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Author: Subject: Copper from pre-1981 US pennies
ScienceBum
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[*] posted on 5-6-2016 at 14:01
Copper from pre-1981 US pennies


Howdy. I'm doing a video demo on numismatics and I'm covering U.S. pennies in particular, most of them after 1982 are just copper-plated zinc coins. But the ones 1981 and before are actually a roughly 95% copper/zinc alloy, and I was wondering if there was some chemical way to extract the copper for them for the demo or if it /had/ to be melted down and separated that way?

So I'm looking for something like a substance that can dissolve zinc and copper both, and later on adding something that can precipitate out the copper and leave zinc in solution. Are there any chemicals like that that you guys know of? And if not would the copper/zinc alloy pennies still dissolve in nitric acid for example?

Any information on this would be appreciated, thanks so much <3
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[*] posted on 5-6-2016 at 15:01


You can probably just score the pennies so that the zinc is exposed and soak them in HCl

Of course some CuCl2 will form as well but it will be negligible without an appropriate oxidizing agent.

[Edited on 6-5-2016 by Orenousername]




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[*] posted on 5-6-2016 at 16:31


Yes but why?

If you want copper then electrical wire is a really good source and high purity.




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[*] posted on 5-6-2016 at 16:40


Quote: Originally posted by j_sum1  
Yes but why?

If you want copper then electrical wire is a really good source and high purity.


Pretty much this.

Also I would be wary of destroying US currency in an attempt to show some science. Sure its just a penny but it is a federal offence. Dont mean to be "that guy" but I would hate to see a fellow chemistry enthusiast get nabbed for something silly.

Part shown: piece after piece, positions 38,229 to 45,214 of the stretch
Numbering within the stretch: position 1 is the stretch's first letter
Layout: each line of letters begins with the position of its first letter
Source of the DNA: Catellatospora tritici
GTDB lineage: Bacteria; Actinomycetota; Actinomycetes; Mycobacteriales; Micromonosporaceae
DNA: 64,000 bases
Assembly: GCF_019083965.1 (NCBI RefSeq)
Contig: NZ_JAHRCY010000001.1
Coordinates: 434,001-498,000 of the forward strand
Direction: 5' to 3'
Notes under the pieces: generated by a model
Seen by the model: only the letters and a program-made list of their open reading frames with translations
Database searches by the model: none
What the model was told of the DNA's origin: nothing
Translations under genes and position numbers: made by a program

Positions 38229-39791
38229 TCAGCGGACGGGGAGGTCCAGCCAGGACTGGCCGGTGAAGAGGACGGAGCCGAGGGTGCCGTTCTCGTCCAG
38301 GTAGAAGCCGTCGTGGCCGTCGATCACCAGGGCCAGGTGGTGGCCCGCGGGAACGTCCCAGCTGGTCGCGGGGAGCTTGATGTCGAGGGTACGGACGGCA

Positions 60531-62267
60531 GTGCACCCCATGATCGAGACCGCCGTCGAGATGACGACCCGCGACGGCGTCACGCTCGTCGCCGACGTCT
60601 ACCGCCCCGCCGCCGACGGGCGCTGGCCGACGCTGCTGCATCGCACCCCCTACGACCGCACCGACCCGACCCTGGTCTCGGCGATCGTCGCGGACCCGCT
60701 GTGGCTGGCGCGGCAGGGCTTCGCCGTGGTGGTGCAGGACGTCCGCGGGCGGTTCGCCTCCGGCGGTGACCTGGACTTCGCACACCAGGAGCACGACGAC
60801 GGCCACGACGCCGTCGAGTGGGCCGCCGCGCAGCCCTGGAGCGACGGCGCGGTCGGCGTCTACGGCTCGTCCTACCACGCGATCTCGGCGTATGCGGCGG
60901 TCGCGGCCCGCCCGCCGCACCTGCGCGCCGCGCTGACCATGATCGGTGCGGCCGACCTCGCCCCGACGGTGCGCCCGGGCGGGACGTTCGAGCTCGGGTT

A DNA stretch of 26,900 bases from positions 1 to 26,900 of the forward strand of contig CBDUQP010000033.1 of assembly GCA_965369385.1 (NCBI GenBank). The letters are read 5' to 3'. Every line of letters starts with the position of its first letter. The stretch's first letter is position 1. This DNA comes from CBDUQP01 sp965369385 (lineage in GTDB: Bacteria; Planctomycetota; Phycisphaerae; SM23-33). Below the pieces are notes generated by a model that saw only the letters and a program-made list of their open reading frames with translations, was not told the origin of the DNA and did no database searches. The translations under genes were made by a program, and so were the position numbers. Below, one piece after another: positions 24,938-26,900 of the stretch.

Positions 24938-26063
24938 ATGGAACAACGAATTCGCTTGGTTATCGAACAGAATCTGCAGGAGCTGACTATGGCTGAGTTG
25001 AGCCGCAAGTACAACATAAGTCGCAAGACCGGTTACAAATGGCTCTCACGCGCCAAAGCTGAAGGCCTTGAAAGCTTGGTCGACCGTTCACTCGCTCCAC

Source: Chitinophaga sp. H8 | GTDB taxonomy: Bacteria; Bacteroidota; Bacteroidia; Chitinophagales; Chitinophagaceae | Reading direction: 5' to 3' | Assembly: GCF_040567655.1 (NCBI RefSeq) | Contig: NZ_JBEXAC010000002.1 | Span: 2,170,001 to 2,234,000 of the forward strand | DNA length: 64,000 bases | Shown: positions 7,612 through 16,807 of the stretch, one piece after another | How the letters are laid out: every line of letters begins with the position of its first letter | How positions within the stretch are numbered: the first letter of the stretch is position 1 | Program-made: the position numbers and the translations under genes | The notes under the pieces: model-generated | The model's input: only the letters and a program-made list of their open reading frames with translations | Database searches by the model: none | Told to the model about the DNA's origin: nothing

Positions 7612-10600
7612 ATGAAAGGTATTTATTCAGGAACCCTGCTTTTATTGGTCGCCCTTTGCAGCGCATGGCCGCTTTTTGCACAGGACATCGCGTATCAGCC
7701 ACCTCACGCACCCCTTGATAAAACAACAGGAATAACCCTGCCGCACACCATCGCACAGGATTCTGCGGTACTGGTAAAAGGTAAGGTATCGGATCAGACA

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[*] posted on 5-6-2016 at 16:45


To be fair he did say it was for a demonstration...

Also, in high schools around the US the "golden penny" demonstration is fairly common, heating a Cu/Zn penny until they alloy to form bronze. Granted the teachers are federal workers, exempt from law :P




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[*] posted on 5-6-2016 at 19:00


Quote: Originally posted by pepe  
Also I would be wary of destroying US currency in an attempt to show some science. Sure its just a penny but it is a federal offence. Dont mean to be "that guy" but I would hate to see a fellow chemistry enthusiast get nabbed for something silly.


The prohibition contained in ยง 82.1 against the treatment of 5-cent coins and one-cent coins shall not apply to the treatment of these coins for educational, amusement, novelty, jewelry, and similar purposes as long as the volumes treated and the nature of the treatment makes it clear that such treatment is not intended as a means by which to profit solely from the value of the metal content of the coins.




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[*] posted on 5-6-2016 at 19:08


Quote: Originally posted by S.C. Wack  
Quote: Originally posted by pepe  
Also I would be wary of destroying US currency in an attempt to show some science. Sure its just a penny but it is a federal offence. Dont mean to be "that guy" but I would hate to see a fellow chemistry enthusiast get nabbed for something silly.


The prohibition contained in ยง 82.1 against the treatment of 5-cent coins and one-cent coins shall not apply to the treatment of these coins for educational, amusement, novelty, jewelry, and similar purposes as long as the volumes treated and the nature of the treatment makes it clear that such treatment is not intended as a means by which to profit solely from the value of the metal content of the coins.


Good to know. I just went with the assumption that 5 and 1 cent coins would be lumped in with all currency in terms of the legal status of deliberate destruction. Im glad to see that it includes "amusement" as an accepted purpose. I guess it makes sense to regulate the treatment by quantity.
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[*] posted on 6-6-2016 at 06:33


It is not illegal to destroy US currency, as long as your are not melting down pennies and nickels for their metal content. Period.

It is illegal to alter currency and then pass it on as currency.

This prohibition is to protect against a form of counterfeiting, altering existing bills. It is technically illegal to draw a mustache on George Washington and then spend the dollar bill, but no one ever gets prosecuted for this. Treasury only cares if you are trying to alter value or in some sense create currency.
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[*] posted on 6-6-2016 at 09:33